Suppose that an attacker with >=50% of the validator set attempts to carry out a censorship attack where they block all prepares and commits coming from the other validators. From the point of view of inside the protocol, this is indistinguishable from a scenario where the complement of the attacker (ie. the victim minority) is offline due to their own fault.
There are two possible schools of thought for how to design incentives in such a scenario. The first is to heavily punish both the majority (who is possibly a censoring attacker, and is possibly innocent) and the minority (who is possibly innocent, and possibly nodes that are offline because they are lazy or malicious). If we treat the validators as a captive and unchanging set, this creates strong incentives for all sides to act correctly. However, in the real world, validation is voluntary, and validators are unwilling to join games where they are likely to lose, and will be readily willing to leave such games. Hence, this opens up vulnerability to discouragement attacks, where an attacker carries out a low-grade attack which costs both themselves and victims just enough to make validation unprofitable (and in fact lossy), waits for victims to leave, and then attacks against a much smaller validator set.
The alternative approach is to only penalize nodes that appear offline, and leave other nodes alone, even though it may be the case that it is the online nodes that are at fault because they are censoring. In the case of 51% attacks, a “just” outcome can be reached through minority chain splits and market-based adjudication. We assume that honest validators simply ignore chains that appear to be censoring their own prepares and commits, and so we can expect these honest validators to form their own chain. This leads to two chains: chain A, run by the majority validators, where the majority keeps their deposits and the minority loses a large fraction of their deposits, and chain B, run by the minority validators, where the minority keeps their deposits and the majority loses a large fraction of their deposits. Note that the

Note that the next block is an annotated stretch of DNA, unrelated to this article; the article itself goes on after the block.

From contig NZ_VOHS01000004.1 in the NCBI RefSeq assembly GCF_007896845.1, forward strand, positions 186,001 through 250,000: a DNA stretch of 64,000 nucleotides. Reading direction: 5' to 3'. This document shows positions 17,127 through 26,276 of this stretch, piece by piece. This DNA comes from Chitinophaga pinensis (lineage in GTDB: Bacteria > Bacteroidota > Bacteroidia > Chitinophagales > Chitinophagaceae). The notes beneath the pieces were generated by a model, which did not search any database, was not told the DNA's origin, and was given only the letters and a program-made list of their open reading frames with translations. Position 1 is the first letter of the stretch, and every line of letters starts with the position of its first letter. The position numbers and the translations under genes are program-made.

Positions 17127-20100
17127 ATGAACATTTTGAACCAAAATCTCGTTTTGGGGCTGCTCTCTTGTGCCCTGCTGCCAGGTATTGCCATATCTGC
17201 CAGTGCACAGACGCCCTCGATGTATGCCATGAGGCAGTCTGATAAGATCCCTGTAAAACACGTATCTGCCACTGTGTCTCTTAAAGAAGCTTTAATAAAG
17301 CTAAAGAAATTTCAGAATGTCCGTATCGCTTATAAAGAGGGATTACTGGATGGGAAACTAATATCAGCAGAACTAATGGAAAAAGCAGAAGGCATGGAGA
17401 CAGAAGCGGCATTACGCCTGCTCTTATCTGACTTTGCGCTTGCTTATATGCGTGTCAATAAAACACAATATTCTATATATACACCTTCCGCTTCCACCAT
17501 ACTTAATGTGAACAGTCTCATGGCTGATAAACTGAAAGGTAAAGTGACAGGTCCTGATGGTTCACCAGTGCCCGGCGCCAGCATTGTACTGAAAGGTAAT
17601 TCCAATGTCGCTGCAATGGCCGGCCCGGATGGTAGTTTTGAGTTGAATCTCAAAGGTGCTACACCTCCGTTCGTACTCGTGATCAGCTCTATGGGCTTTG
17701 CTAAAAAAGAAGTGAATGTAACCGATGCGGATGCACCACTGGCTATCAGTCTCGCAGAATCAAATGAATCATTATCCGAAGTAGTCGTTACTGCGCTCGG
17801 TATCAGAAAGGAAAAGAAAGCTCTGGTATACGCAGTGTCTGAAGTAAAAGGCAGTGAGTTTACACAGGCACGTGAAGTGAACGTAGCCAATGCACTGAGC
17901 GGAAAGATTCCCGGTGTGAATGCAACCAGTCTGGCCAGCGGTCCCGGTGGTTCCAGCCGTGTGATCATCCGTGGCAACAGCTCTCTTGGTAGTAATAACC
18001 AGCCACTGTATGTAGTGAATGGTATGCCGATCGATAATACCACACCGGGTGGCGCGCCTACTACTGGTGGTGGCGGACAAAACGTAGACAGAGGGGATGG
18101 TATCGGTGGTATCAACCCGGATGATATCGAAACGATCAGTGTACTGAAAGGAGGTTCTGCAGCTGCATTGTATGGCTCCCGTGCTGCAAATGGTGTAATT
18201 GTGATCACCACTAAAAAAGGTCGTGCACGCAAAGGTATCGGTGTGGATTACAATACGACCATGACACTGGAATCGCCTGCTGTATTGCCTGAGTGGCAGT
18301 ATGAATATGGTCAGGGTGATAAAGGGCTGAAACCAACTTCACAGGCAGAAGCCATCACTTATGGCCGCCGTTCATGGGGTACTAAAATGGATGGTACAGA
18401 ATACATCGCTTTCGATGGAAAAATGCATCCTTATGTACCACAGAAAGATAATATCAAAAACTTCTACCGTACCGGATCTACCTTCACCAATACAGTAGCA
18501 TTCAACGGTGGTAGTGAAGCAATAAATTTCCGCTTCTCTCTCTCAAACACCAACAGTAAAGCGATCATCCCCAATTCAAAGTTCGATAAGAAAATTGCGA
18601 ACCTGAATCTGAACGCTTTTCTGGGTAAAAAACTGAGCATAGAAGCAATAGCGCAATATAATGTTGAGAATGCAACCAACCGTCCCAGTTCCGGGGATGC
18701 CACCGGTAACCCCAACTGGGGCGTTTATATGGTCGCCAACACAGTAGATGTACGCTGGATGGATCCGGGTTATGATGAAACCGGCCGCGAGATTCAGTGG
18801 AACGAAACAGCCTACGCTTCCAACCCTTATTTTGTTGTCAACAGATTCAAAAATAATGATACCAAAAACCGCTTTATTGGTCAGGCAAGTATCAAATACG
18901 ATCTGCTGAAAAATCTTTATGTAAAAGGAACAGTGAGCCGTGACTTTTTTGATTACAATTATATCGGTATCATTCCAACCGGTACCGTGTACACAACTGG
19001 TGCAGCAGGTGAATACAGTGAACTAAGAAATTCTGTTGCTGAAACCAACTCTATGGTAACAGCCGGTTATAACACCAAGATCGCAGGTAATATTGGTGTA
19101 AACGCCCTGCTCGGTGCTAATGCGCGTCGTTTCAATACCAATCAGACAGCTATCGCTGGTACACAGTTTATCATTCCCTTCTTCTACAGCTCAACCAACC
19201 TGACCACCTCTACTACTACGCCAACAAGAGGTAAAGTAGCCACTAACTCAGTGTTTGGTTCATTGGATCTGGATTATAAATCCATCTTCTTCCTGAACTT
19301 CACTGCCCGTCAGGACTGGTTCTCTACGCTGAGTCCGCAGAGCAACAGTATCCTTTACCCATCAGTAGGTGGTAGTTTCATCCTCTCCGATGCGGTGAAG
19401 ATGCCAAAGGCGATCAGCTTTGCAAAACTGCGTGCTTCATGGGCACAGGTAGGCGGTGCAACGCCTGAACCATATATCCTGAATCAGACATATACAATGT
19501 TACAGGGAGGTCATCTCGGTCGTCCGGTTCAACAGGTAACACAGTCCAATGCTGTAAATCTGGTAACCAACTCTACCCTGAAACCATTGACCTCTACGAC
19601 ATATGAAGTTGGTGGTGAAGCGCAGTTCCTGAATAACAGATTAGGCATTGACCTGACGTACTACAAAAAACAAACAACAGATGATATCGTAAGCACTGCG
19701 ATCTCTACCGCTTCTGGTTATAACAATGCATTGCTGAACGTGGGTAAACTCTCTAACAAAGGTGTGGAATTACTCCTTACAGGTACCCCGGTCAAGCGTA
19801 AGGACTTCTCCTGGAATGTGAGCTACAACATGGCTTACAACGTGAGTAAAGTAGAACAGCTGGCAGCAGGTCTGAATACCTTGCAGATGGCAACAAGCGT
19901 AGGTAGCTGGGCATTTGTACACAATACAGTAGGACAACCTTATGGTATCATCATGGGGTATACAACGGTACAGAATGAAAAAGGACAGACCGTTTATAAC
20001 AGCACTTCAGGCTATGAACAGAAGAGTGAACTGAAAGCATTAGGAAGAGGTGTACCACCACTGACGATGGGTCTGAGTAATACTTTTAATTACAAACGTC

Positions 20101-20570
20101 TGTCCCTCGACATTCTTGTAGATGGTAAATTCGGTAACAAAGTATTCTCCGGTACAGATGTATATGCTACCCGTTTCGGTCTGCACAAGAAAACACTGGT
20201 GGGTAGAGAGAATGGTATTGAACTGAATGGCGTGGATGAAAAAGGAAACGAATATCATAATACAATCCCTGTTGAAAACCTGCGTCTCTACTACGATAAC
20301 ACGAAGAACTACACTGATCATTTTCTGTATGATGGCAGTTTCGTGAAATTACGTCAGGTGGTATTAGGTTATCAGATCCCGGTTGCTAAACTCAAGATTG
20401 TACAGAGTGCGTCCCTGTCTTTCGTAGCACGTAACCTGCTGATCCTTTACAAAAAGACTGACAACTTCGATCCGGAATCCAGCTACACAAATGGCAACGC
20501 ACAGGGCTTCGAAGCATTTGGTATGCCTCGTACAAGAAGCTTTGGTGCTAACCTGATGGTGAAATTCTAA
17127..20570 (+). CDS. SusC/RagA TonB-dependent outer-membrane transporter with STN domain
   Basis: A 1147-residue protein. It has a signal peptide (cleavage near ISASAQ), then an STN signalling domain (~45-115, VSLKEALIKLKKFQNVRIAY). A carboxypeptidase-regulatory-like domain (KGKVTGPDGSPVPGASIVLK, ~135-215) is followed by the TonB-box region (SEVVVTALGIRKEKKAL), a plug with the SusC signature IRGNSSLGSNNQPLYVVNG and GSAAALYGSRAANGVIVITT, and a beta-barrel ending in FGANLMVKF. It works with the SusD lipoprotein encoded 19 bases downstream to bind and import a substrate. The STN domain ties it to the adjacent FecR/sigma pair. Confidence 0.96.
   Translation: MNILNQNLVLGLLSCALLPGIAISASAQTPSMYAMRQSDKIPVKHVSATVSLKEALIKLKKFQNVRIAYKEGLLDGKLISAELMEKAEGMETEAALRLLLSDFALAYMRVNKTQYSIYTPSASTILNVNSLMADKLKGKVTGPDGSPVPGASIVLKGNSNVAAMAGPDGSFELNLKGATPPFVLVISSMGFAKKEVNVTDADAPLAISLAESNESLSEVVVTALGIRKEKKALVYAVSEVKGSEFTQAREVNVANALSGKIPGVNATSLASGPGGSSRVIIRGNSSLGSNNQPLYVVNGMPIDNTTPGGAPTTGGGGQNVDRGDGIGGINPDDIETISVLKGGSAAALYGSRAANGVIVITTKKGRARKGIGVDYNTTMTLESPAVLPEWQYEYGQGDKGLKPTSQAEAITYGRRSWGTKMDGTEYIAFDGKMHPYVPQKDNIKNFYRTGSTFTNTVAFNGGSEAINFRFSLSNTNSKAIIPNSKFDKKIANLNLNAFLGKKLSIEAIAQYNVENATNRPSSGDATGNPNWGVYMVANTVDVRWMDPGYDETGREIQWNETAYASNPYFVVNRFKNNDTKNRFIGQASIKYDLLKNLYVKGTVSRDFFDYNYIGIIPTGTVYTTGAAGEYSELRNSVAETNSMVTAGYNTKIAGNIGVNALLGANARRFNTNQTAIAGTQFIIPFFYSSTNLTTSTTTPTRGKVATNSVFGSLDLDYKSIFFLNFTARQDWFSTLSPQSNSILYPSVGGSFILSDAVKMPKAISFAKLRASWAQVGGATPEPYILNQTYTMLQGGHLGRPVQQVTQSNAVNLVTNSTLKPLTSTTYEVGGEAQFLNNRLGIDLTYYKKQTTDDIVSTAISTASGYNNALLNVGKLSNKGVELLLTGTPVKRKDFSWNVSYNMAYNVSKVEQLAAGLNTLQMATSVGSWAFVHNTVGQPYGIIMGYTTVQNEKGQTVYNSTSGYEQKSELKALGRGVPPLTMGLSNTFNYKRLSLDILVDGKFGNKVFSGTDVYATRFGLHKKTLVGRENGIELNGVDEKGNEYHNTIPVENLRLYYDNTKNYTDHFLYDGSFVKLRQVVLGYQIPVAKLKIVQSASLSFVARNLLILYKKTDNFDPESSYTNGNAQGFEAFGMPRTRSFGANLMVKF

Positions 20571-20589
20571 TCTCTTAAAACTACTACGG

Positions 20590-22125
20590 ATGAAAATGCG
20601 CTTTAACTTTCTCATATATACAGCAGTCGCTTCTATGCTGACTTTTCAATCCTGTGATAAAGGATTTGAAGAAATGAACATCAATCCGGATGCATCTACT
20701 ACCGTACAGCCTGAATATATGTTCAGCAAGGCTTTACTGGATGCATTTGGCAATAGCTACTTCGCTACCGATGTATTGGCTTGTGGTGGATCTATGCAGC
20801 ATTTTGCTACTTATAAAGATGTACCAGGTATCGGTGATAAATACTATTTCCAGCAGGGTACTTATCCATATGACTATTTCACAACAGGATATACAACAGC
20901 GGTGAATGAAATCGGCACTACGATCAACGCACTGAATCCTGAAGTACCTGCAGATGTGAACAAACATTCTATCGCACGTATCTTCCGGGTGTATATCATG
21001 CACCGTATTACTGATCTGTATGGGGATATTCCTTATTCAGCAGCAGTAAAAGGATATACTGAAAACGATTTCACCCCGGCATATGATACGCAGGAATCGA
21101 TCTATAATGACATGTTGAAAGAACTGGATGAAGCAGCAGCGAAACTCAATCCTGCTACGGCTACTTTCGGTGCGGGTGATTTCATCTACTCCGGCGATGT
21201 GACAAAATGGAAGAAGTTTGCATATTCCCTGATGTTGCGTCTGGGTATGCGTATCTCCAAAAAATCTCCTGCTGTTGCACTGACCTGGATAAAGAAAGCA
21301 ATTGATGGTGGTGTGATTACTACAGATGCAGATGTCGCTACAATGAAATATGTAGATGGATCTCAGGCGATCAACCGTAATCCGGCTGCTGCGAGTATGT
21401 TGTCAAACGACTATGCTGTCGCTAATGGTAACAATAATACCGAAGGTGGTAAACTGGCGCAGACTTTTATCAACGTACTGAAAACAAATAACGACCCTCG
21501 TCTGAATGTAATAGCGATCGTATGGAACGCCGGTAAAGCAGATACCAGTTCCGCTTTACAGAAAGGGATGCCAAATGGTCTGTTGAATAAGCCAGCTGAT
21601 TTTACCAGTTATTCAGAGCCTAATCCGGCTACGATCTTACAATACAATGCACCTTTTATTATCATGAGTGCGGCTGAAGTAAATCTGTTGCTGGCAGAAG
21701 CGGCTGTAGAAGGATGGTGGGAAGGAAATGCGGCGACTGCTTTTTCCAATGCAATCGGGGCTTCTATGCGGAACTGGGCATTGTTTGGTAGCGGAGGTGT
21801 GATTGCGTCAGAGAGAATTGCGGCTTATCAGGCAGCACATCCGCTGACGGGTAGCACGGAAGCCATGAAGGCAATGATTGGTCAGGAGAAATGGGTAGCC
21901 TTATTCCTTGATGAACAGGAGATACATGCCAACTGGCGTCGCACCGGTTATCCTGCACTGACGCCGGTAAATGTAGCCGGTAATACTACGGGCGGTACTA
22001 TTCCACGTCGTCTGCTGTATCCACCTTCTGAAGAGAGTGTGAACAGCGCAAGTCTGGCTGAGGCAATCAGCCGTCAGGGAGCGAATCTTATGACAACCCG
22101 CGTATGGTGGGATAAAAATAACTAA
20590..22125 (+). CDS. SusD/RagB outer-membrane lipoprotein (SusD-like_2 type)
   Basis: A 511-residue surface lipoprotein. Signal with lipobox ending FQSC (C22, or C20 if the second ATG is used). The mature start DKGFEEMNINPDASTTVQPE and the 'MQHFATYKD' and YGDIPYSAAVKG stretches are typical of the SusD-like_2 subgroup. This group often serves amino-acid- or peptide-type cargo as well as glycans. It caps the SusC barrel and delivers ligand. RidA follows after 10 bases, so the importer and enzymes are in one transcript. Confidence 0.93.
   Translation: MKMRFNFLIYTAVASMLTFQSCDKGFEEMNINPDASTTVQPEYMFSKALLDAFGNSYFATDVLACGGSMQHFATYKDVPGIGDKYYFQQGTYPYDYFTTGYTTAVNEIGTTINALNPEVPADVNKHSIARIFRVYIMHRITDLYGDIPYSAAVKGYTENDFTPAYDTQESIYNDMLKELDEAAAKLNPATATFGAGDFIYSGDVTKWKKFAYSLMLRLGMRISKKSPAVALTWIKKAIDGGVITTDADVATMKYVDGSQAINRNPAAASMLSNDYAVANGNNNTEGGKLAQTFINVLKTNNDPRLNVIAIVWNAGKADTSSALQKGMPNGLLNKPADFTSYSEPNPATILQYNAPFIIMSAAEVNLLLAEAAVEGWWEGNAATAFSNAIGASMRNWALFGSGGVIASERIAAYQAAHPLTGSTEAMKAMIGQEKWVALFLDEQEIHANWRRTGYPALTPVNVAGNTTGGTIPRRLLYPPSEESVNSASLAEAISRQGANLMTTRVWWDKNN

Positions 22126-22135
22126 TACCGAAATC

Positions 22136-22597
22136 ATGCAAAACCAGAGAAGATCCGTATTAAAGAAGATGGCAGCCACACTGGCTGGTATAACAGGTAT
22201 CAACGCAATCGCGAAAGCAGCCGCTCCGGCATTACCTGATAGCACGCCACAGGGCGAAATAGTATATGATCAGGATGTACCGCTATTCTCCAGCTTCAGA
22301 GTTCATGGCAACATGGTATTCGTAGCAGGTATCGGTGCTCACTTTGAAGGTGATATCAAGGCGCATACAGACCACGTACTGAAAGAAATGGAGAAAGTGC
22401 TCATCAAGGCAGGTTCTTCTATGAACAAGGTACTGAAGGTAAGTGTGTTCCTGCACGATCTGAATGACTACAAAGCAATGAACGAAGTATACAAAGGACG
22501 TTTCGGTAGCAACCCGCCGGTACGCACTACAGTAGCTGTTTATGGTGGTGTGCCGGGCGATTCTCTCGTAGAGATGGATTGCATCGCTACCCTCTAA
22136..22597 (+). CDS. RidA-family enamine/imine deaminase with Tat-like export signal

PREPARE_COMMIT_CONSISTENCY slashing condition makes it difficult for a validator to repeatedly “switch sides”; once they commit on one side, they will be stuck on that side until the other side reaches the point where it has justified a checkpoint.
We then rely on the market to adjudicate between the two chains, relying on the assumption that the market prefers a chain where attackers have less sway, and so whichever of the two chains is honest is the one that becomes dominant.
The problem is, however, that this kind of market-based adjudication is expensive and risky; if a community gets too used to it, then it may pose a centralization risk, and it is certainly a serious usability hurdle every time it happens. So we want it to be expensive to cause a fault that causes the chain to split and devolve to market-based adjudication. One possible compromise is to rely on the “penalize both sides” approach for low-grade faults, ensuring that attacking small minorities is unprofitable, but then limit the amount of money that validators who appear online can lose, effectively switching to the market-based adjudication approach in the specific case of high-grade faults where large damage to protocol execution is caused.
What are people’s thoughts on this?